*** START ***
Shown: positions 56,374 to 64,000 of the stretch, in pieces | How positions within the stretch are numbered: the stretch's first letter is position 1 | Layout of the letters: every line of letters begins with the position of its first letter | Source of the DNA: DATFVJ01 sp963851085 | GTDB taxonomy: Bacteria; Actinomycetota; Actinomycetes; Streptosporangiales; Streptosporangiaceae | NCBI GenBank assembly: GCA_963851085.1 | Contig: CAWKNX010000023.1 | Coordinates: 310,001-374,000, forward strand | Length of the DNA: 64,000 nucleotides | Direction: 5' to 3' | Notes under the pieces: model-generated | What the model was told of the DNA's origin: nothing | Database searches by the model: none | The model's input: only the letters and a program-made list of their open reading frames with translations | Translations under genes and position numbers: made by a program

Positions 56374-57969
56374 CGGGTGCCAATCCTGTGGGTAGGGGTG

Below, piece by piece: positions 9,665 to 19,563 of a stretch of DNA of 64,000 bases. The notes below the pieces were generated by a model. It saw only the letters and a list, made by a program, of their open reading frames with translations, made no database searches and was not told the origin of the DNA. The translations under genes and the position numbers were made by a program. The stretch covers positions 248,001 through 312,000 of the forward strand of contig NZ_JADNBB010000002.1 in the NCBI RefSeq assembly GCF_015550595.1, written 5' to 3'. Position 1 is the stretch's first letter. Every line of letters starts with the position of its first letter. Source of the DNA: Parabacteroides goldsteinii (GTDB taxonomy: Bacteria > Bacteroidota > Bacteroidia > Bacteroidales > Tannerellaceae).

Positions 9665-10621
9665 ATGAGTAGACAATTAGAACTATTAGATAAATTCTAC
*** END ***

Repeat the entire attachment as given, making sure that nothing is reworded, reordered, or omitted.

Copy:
Shown: positions 56,374 to 64,000 of the stretch, in pieces | How positions within the stretch are numbered: the stretch's first letter is position 1 | Layout of the letters: every line of letters begins with the position of its first letter | Source of the DNA: DATFVJ01 sp963851085 | GTDB taxonomy: Bacteria; Actinomycetota; Actinomycetes; Streptosporangiales; Streptosporangiaceae | NCBI GenBank assembly: GCA_963851085.1 | Contig: CAWKNX010000023.1 | Coordinates: 310,001-374,000, forward strand | Length of the DNA: 64,000 nucleotides | Direction: 5' to 3' | Notes under the pieces: model-generated | What the model was told of the DNA's origin: nothing | Database searches by the model: none | The model's input: only the letters and a program-made list of their open reading frames with translations | Translations under genes and position numbers: made by a program

Positions 56374-57969
56374 CGGGTGCCAATCCTGTGGGTAGGGGTG

Below, piece by piece: positions 9,665 to 19,563 of a stretch of DNA of 64,000 bases. The notes below the pieces were generated by a model. It saw only the letters and a list, made by a program, of their open reading frames with translations, made no database searches and was not told the origin of the DNA. The translations under genes and the position numbers were made by a program. The stretch covers positions 248,001 through 312,000 of the forward strand of contig NZ_JADNBB010000002.1 in the NCBI RefSeq assembly GCF_015550595.1, written 5' to 3'. Position 1 is the stretch's first letter. Every line of letters starts with the position of its first letter. Source of the DNA: Parabacteroides goldsteinii (GTDB taxonomy: Bacteria > Bacteroidota > Bacteroidia > Bacteroidales > Tannerellaceae).

Positions 9665-10621
9665 ATGAGTAGACAATTAGAACTATTAGATAAATTCTAC